“Wha dat?” she asked. No one answered. There was no time to explain. Everyone on our blanket—mommy, daddy, two grown-up friends, 4-year-old big-sister Blair—was already calculating a solution to the problem at hand: Enormous four-story-tall sequoia blocking view. Must move.  


Drew covered her ears this time, then looked up at the tree, suddenly back-lit by firecracker light, making it look like a massive alien monster…that was on fire.

“Look there! THERE!” she heard Mommy scream, as I pointed to a small clearing—a clearing I knew that every mother on every blanket in the shadow of the sequoia from hell had spotted, and was strategizing a way to transport her brood to it.

Drew watched as Blair, like a 36-pound bullet in purple monkey jammies, sprinted off in the direction her mother was pointing. Toward the sound. Toward that glowing monster tree. For all Drew knew, she would never see her sister again.
“Go! Go! Go!” She heard her mother yell, as Daddy scooped her up under his arm, his other hand dragging the blanket like a wounded comrade. Mommy cut hard to the left, blocking out a family of five with an unnaturally small dog, then to the right, zipping past an old couple that couldn’t figure out how to fold up their portable golf chairs.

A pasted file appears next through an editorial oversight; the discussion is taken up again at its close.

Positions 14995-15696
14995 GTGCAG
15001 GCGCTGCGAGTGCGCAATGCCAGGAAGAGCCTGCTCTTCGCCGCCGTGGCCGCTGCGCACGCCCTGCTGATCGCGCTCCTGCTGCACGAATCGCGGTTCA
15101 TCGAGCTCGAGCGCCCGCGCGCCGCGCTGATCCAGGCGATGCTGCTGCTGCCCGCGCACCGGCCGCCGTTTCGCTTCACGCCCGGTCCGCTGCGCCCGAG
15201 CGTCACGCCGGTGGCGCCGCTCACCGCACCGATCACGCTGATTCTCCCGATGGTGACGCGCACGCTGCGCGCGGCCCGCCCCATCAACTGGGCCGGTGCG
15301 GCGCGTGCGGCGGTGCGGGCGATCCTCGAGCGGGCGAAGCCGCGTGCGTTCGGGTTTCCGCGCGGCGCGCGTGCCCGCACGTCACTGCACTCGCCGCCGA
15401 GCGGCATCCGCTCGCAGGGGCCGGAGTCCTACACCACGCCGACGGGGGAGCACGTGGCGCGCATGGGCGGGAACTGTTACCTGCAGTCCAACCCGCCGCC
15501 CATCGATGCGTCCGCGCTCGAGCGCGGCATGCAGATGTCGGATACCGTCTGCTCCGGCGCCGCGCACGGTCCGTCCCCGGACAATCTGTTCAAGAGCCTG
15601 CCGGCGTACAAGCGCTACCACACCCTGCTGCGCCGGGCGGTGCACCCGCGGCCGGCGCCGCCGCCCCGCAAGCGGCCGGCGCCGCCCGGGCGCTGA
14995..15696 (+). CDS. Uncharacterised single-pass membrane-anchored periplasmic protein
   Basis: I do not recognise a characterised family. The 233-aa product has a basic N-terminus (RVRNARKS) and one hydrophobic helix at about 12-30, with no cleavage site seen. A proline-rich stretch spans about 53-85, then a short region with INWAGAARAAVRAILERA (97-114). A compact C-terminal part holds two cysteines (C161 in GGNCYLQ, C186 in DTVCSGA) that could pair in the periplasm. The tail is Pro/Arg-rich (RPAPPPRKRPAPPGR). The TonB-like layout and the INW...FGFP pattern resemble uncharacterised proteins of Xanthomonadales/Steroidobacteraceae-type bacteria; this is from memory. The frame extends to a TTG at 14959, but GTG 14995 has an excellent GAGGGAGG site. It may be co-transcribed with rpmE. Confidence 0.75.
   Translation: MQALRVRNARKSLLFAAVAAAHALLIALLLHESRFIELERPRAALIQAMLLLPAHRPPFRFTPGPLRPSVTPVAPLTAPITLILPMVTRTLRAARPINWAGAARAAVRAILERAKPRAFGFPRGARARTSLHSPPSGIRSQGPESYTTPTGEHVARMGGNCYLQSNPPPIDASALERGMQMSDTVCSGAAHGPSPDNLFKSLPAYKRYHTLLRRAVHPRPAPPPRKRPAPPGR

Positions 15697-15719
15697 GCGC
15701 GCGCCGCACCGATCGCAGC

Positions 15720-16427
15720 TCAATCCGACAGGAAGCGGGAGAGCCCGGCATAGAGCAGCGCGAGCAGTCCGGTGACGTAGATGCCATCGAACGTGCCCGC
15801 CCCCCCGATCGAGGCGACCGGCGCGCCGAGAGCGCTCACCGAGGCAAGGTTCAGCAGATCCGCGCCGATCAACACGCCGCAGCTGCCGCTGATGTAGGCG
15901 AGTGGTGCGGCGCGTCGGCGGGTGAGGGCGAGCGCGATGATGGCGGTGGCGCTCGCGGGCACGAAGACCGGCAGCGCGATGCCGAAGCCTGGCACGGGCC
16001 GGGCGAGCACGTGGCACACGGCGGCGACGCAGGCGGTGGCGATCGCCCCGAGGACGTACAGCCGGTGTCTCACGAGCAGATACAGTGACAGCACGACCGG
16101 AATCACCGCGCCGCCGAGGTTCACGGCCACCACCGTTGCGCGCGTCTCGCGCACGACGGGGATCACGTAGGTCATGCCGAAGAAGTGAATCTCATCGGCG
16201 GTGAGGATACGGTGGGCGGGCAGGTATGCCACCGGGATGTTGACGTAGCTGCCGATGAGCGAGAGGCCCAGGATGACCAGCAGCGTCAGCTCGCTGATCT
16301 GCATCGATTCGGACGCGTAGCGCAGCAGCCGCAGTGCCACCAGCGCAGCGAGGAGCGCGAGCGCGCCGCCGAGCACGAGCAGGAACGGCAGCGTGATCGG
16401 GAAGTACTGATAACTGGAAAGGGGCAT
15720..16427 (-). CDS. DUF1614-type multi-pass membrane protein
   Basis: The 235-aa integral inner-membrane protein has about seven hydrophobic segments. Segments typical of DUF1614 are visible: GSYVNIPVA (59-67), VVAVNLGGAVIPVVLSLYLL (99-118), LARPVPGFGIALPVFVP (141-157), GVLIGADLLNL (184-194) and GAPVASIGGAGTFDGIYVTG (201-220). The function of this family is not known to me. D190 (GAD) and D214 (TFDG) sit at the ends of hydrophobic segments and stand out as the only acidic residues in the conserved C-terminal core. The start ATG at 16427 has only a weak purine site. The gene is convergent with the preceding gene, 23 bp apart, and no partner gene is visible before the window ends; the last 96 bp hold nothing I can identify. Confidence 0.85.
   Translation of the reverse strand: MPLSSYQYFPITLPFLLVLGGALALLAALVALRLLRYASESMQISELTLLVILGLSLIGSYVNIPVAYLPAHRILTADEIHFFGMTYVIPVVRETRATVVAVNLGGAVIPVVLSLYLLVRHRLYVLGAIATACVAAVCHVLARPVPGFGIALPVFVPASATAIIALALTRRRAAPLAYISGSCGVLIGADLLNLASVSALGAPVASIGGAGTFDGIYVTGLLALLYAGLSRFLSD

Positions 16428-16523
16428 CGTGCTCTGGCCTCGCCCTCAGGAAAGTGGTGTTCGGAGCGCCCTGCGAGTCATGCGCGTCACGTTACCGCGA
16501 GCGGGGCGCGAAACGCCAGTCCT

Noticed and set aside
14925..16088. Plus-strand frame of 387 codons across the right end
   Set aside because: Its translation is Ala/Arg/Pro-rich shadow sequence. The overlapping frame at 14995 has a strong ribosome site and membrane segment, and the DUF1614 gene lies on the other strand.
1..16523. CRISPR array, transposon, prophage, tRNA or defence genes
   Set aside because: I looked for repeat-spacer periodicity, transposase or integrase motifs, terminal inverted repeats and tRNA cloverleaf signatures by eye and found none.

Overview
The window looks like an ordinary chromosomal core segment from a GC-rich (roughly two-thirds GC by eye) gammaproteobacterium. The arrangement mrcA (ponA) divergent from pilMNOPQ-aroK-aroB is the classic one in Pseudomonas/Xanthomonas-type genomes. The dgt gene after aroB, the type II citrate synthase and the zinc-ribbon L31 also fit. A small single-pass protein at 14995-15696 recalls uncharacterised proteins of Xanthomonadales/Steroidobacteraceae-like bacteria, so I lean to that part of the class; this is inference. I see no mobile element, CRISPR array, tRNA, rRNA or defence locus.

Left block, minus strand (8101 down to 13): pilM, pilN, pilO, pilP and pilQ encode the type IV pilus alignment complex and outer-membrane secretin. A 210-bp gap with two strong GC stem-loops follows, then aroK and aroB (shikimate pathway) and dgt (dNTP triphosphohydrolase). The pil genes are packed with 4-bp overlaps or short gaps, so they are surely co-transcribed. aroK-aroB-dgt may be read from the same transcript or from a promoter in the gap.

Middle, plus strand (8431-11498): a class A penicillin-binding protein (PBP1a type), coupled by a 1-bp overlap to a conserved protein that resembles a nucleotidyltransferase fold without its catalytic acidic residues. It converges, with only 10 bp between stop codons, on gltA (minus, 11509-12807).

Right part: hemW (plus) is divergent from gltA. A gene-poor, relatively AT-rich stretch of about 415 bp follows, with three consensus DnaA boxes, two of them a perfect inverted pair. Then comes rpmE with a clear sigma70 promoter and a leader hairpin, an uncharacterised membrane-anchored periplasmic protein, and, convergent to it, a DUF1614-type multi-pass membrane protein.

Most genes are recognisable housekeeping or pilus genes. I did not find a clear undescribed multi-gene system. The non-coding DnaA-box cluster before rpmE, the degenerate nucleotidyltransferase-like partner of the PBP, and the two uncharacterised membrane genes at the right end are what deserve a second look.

“Follow me! NOW” her mother yelled again. And we all picked up speed, sweaty and desperate, leaving our half-drunk water bottles, our snack bags of Cheese-its, our Bud Light Limes we’d snuck there in Styrofoam cozies, heading toward the clearing, as if running for the last helicopter out of Saigon.  
Then Drew saw Blair, standing in a small patch of grass, looking up to the sky, her mouth hanging open, arms stretching out into a T, as if her tiny wingspan could save enough space for us all.   
Daddy set Drew down, and she grabbed her blankie, which was truly the only thing she could count on in life anymore. She trotted over to her sister, and looked up. And she saw it. She saw it.

Her thumb dropped from her mouth and the word snuck out in a whisper:

Wednesday, March 10, 2010

Birthdays Are My Weakness

We had our first-ever birthday party for Blair last weekend. Her first real birthday party. At a place. That we paid for. With lots and lots and lots of money.

For the past five years, I’ve been feeling like a turd in a punchbowl, while Blair opened invitation after invitation, year after year, for the capital-B-Birthday Parties my friends were throwing for their kids. The first birthday at Gymboree! The second at Little Gym! Three at The Discovery Museum! Four in the Oval Office for a marbled quarter-sheet with Barack and Joe!